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Economics lesson: Why would livestock producers raise natural or organic beef?

Economics lesson: Why would livestock producers raise natural or organic beef?
Students in advanced class approach topic of natural and organic beef from dollars-and-cents, livestock rearing point of view.

Sometimes perhaps we get too close to a subject to view it objectively. The natural beef vs. organic beef vs. regular beef fed low doses of antibiotics and growth-stimulating agents may be one of those situations.

Related: We Should Add Grass-fed Beef Category To The Grading System

Advanced students doing college level work recently tackled a project to put together their own farm on paper. They were asked to go the whole nine yards: What enterprise would they select, what building would they need, what would they feed, how would they handle manure, and how would the bottom line come out on cost vs. expenses?

Translated, would they make a profit with their farming operations?

Feed for faster gain: Students unbiased by social pressures chose to shoot for top gain to garner maximum profit in the college-level class planning project.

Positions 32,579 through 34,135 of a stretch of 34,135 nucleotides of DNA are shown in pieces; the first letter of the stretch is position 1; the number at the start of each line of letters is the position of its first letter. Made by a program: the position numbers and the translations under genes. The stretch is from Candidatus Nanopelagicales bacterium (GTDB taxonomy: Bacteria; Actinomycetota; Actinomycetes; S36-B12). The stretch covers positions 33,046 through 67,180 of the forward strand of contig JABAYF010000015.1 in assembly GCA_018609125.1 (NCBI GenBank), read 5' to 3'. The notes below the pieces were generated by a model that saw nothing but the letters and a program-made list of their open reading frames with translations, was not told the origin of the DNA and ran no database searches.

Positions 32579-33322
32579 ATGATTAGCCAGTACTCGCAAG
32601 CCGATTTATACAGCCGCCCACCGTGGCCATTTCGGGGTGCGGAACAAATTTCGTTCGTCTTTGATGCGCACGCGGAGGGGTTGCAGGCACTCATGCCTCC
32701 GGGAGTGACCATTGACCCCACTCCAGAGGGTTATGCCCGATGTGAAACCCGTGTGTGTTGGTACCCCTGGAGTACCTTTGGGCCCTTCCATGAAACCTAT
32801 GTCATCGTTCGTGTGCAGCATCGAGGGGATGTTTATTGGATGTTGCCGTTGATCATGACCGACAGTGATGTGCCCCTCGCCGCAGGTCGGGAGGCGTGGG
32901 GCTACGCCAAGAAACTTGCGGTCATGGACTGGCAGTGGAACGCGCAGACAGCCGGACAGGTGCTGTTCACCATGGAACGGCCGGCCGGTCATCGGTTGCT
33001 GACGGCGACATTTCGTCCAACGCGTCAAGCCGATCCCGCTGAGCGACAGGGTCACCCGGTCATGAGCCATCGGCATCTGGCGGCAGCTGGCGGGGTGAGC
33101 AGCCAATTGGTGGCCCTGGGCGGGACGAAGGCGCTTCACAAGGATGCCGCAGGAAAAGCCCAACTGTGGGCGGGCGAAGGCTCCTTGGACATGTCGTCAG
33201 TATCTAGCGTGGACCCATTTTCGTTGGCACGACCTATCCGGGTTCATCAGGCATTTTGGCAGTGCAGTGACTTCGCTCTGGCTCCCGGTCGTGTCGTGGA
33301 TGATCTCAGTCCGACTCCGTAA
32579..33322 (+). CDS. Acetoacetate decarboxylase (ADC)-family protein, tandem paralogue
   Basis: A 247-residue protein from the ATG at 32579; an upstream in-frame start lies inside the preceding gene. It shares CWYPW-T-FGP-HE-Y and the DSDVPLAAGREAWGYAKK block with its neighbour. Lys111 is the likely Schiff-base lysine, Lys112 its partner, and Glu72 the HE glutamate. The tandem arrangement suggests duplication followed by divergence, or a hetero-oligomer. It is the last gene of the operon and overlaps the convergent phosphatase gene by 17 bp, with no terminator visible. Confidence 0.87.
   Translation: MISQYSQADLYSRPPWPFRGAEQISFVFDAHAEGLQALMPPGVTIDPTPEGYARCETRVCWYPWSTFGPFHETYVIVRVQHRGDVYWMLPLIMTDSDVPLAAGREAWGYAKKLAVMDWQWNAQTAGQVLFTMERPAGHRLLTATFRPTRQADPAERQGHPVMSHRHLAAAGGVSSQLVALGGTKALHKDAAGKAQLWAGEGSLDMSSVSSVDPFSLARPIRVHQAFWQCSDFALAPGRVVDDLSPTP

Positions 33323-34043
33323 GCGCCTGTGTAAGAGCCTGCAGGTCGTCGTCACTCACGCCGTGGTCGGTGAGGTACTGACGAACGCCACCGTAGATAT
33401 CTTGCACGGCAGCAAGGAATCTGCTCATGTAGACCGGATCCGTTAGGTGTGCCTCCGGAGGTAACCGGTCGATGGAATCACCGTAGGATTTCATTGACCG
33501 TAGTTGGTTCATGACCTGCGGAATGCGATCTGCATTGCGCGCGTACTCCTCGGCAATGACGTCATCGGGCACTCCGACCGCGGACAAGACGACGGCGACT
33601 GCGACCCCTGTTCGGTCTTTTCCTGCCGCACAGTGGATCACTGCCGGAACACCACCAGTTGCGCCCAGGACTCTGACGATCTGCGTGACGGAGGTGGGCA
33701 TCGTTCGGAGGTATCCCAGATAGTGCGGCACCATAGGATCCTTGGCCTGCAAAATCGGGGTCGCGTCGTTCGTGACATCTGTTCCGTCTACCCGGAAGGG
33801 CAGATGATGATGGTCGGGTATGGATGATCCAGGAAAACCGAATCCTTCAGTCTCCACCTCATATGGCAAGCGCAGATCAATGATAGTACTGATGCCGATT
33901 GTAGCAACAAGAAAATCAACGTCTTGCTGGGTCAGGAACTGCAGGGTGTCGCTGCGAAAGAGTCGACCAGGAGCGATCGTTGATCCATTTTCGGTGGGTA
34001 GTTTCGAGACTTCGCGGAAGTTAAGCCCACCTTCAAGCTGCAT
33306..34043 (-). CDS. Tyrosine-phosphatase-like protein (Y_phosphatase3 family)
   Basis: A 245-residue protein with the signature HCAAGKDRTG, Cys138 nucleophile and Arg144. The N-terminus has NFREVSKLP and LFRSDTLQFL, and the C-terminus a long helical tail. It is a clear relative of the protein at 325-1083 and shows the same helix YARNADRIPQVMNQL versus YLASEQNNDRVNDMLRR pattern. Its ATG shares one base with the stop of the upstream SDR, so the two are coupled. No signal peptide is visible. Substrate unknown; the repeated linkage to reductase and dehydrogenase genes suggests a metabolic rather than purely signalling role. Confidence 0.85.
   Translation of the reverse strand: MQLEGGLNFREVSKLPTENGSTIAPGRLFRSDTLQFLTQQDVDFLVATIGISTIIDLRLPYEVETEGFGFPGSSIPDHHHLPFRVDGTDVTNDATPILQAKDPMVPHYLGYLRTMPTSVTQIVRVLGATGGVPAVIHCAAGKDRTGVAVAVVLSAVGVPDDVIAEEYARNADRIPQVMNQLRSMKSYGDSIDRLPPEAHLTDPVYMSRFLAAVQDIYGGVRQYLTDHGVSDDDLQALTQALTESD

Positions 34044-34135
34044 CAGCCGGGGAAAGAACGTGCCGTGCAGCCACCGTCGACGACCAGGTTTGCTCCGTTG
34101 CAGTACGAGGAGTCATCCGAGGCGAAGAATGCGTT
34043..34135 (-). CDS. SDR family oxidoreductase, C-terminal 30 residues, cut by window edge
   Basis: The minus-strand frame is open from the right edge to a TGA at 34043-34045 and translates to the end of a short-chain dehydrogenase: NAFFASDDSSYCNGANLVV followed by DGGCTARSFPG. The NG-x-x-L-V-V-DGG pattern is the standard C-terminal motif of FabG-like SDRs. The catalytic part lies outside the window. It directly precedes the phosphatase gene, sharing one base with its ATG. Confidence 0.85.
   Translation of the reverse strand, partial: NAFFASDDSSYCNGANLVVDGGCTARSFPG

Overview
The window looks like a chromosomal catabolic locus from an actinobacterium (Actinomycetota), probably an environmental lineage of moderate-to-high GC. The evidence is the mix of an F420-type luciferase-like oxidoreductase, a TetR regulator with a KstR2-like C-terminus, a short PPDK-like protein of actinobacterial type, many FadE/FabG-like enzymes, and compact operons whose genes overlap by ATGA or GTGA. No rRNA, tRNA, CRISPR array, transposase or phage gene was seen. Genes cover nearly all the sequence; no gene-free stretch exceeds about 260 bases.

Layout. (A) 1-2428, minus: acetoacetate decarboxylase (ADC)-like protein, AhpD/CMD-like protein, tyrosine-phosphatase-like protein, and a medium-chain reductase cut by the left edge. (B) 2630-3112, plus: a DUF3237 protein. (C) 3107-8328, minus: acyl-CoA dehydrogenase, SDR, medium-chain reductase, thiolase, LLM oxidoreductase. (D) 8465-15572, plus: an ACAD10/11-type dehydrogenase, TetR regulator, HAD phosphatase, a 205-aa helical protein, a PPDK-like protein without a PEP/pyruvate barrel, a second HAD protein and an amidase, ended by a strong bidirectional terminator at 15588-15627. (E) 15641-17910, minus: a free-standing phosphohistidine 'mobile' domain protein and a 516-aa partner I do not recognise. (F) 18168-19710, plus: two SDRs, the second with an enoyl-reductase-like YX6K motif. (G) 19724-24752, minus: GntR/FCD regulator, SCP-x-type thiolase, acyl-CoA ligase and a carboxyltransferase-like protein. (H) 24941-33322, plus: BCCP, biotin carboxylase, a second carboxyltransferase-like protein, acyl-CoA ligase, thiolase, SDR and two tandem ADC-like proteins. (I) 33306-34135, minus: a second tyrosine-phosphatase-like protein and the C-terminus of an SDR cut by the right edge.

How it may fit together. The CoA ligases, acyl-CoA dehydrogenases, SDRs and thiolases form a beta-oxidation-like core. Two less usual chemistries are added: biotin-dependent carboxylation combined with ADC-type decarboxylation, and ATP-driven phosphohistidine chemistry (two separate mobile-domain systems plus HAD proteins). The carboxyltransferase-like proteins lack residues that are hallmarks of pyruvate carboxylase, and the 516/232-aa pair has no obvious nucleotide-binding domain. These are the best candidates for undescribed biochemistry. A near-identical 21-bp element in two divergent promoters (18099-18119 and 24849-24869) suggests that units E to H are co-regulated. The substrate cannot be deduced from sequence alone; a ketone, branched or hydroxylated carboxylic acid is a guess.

The project also asked them to summarize what they learned. One student answered succinctly: "I wouldn't farm and raise livestock because I can't see how I could make a profit long-term."

Long-term may be the key. Currently, most livestock operations are turning at least some profit, with beef cattle likely leading the way as livestock prices remain in the stratosphere of some of the highest prices ever paid for cattle on live cattle markets.

One of the questions the students had to address was whether they would grow natural or organic products, or opt to use technology that tends to produce faster rate of gain.

All of the students, except a couple wanting to sell local freezer meat, took one look at the numbers and came up with a similar answer.

Expected gain from using products available to stimulate growth was economically better – they found it to be a no-brainer. These students saw no advantage for going all-natural, which is a loose definition by anyone's understanding of the term. And they certainly didn't see the value in committing to growing corn without commercial fertilizer for three years to be fed to livestock that couldn't be treated with any hormones or drugs of low-level antibiotics, all of which tend to increase rate of gain, whether those promoting natural-produced and organic meats like it or not.

Related: Consumers Demand Beef, Despite Uncertainty About Tech Used in Production Process

The bottom line for the students was that if they were producing for the live cattle market, they could profit most if animals gained faster and on less feed per pound of gain. There wasn't a taker in the room for natural or organic production.

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